Tuesday 24 Nov 2020 | 17:28 | SYDNEY
Tuesday 24 Nov 2020 | 17:28 | SYDNEY

Reader ripostes: Law of the Sea

7 October 2010 11:40

Two responses here to the questions about the law of the sea and China's claims on the South China Sea, posed yesterday by reader Julian. First, a brief note from Sam Bateman, who has written extensively on defence and maritime issues:

There is much misunderstanding on this, particularly among US writers. I recommend Bob Beckman's recent RSIS Commentary on the topic.

Second, Judah Grunstein from World Politics Review writes:

Julian is confusing territorial waters (12 nautical miles from shore) with Exclusive Economic Zones (200 nm or the limit of the continental shelf, whichever is greater), defined by  the UN Convention on the Law of the Sea (UNCLOS). The EEZ does not imply sovereignty but does grant exclusive rights to all commercial activity, including resource extraction and fisheries.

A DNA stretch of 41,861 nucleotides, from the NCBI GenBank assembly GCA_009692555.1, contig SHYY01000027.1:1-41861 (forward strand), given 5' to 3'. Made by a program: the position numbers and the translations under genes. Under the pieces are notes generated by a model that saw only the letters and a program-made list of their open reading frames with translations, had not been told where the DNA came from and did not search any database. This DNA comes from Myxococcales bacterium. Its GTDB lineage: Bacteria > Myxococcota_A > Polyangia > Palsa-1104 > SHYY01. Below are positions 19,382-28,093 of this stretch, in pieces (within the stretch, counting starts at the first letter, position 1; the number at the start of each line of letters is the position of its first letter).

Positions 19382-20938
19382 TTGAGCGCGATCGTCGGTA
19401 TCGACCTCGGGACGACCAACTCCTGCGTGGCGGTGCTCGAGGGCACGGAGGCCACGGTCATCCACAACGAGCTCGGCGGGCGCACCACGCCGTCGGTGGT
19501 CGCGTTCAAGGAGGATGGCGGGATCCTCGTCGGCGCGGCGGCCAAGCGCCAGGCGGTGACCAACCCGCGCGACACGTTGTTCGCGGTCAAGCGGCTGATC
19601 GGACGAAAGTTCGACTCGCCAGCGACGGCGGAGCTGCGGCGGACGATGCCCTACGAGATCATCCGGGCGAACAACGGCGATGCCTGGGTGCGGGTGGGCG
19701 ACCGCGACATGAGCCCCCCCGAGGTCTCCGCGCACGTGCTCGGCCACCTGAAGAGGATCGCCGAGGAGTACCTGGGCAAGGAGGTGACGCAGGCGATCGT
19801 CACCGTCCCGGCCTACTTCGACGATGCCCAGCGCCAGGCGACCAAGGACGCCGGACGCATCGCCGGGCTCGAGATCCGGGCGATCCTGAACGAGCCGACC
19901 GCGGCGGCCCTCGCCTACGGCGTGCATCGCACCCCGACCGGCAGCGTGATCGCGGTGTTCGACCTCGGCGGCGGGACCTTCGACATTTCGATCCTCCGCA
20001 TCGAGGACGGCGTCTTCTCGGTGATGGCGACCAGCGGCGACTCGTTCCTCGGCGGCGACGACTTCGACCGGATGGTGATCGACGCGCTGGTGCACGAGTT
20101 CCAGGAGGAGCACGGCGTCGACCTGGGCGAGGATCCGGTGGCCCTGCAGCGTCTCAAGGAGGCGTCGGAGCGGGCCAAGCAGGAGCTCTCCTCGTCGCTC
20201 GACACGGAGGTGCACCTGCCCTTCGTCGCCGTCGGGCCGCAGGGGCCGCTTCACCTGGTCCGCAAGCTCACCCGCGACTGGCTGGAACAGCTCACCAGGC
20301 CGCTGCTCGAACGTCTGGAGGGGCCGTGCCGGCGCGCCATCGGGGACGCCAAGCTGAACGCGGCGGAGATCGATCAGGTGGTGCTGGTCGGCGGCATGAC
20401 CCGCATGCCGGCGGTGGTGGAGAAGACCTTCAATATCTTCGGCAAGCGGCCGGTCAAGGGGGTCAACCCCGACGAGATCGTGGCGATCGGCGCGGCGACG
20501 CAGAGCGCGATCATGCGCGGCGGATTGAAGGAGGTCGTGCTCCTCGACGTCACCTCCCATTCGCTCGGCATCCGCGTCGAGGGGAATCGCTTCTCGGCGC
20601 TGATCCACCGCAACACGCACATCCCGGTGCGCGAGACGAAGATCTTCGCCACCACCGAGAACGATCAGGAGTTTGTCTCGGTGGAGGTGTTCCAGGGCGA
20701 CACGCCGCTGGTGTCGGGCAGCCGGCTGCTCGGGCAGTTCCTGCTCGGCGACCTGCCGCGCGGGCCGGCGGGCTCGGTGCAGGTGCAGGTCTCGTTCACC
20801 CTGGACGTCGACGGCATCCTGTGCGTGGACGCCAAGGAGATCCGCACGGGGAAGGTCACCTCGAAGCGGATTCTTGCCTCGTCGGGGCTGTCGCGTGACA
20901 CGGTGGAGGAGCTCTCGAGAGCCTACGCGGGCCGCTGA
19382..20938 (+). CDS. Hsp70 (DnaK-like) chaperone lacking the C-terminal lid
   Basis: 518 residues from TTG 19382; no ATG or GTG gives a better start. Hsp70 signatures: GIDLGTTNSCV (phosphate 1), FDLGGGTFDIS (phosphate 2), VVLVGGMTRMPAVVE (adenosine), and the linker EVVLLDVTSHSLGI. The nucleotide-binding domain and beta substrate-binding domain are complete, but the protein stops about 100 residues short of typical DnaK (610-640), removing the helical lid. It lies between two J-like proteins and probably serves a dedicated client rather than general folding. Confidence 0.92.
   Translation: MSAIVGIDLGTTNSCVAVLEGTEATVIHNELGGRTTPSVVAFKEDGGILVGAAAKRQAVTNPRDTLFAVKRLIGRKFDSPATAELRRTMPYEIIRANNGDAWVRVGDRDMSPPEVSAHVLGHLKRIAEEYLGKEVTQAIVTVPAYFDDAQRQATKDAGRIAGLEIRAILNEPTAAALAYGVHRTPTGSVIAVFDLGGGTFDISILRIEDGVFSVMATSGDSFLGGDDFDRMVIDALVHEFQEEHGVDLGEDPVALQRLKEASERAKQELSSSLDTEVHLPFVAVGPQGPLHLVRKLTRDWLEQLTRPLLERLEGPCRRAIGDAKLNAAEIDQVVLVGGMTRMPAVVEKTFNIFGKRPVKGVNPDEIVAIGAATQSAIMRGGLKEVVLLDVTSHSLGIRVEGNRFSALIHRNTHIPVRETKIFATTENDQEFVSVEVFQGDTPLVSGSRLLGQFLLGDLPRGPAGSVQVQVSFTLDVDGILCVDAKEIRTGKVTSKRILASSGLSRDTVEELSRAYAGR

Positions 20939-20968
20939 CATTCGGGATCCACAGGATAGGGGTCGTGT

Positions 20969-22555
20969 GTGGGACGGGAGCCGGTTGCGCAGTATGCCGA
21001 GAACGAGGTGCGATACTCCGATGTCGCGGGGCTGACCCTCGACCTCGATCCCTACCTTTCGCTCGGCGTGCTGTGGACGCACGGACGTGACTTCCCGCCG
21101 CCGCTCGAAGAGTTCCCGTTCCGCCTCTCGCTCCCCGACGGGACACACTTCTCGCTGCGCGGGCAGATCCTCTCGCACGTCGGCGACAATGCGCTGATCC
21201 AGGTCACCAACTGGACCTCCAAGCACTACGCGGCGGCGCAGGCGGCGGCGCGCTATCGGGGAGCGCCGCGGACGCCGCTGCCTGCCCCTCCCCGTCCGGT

Significantly, all of these boundaries extend around islands under the coastal power's sovereignty, which is why some countries make claims based on rock outcroppings upon which they've planted a flag, and why the disputed islands in the South China and East China Seas are so crucial to China's claims.

I'll have to check the diplomatic language, but I believe the Chinese reference to core interests is to the island claims. The Brazilian claim, too, while it's been described as extending sovereignty, is simply an effort to formalize the Brazilian EEZ, and the resource extraction rights that implies. The unilateral declaration is the Brazilian Government's survey of the extent of the continental shelf (ie. the EEZ). They submitted that survey to the UN in 2004, which rejected it. Now they've essentially said that they're claiming that as their EEZ, even though the re-application to the UN has yet to be ruled on.

It bears noting that even in territorial waters, civil maritime traffic has the right of free passage. And in zones where claims overlap (ie. islands that are closer together than 400 nm), there are mechanisms to resolve things.